The head of the Dera Sacha Sauda, Gurmeet Ram Rahim Singh recently had a trial and after the judgement was passed, his followers initiated violence in Haryana and Punjab
The surprising fact was not the sexual exploitation and other criminal cases against him, but the way his followers were willing to die and fight for him
The deras provided economic support, free medicine along with human dignity and self-respect to people who had to hear their caste names being used as abuses
New Delhi, August 28, 2017: The head of the Dera Sacha Sauda, Gurmeet Ram Rahim Singh recently had a trial and after the judgement was passed, his followers initiated violence in few cities of Haryana and Punjab. The government of Haryana failed to control the gathering of DSS followers in the place of the trial, Panchkula despite repeated advance warnings given by different security agencies.
The surprising fact was not the sexual exploitation and other criminal cases against him, but the way DSS followers were willing to die and fight for him.
The history of such Sufi cults or babas inspiring thousands of followers has been a part of north-western India for a long time. The question that arises is what is so distinctive about the structures of socio-political belonging to the society in that area which makes it possible for such centres of power to emerge?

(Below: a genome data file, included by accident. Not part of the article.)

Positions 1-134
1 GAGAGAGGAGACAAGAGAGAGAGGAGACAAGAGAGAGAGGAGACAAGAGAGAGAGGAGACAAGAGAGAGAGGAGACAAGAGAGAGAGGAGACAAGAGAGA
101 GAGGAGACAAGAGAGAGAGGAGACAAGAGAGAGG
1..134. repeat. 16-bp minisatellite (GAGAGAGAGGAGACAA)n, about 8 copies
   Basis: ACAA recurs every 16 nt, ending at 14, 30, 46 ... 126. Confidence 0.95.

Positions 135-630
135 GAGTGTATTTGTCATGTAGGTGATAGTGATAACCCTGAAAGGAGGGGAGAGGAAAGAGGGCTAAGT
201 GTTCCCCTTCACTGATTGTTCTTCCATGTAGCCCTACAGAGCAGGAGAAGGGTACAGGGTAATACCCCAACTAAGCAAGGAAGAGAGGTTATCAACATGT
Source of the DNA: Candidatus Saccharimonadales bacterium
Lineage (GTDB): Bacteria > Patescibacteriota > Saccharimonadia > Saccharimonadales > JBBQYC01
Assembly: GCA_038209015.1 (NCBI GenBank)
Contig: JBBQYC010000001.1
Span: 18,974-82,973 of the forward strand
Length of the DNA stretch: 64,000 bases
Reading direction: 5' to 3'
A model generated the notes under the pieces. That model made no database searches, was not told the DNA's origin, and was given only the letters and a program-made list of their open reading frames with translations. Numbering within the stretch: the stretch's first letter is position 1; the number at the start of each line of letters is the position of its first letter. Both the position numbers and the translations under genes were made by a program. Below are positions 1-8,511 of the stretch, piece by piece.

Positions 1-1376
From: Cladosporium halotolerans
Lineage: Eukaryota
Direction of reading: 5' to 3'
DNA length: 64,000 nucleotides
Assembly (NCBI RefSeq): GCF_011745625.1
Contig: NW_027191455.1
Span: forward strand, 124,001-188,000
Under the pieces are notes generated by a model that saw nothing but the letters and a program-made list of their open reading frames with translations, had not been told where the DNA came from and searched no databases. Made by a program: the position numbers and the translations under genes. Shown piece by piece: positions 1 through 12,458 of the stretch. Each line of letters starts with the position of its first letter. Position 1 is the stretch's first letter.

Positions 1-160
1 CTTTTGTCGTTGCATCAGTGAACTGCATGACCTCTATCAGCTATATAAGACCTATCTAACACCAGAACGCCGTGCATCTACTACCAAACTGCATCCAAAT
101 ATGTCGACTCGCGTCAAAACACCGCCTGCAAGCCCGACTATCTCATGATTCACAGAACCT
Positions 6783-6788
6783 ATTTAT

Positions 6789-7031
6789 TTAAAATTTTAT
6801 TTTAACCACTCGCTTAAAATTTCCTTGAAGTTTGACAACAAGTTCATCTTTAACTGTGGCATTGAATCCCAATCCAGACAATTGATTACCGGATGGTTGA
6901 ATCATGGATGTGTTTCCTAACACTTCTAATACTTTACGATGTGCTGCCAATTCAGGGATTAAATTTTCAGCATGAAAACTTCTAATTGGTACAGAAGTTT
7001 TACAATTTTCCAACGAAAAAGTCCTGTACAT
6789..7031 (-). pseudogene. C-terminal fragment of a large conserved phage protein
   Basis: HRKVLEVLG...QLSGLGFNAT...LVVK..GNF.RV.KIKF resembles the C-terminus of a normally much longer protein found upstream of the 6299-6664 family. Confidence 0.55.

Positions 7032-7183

For answering this question, a look at the region’s historical trajectory and the present day’s social and political structures. Punjab and Haryana, both have been through various foreign invasions which have caused a lot of chaos. The invasions did not allow the formation of socio-political structures for people to arrange their lives around. The people were deprived of stable socio-religious or political institutions. this was accompanied by the frequent destruction caused by the armies, which built a ground for Sufi cults or spiritual gurus to emerge. This gave people’s lives a direction as well as a stable institution of support and social security.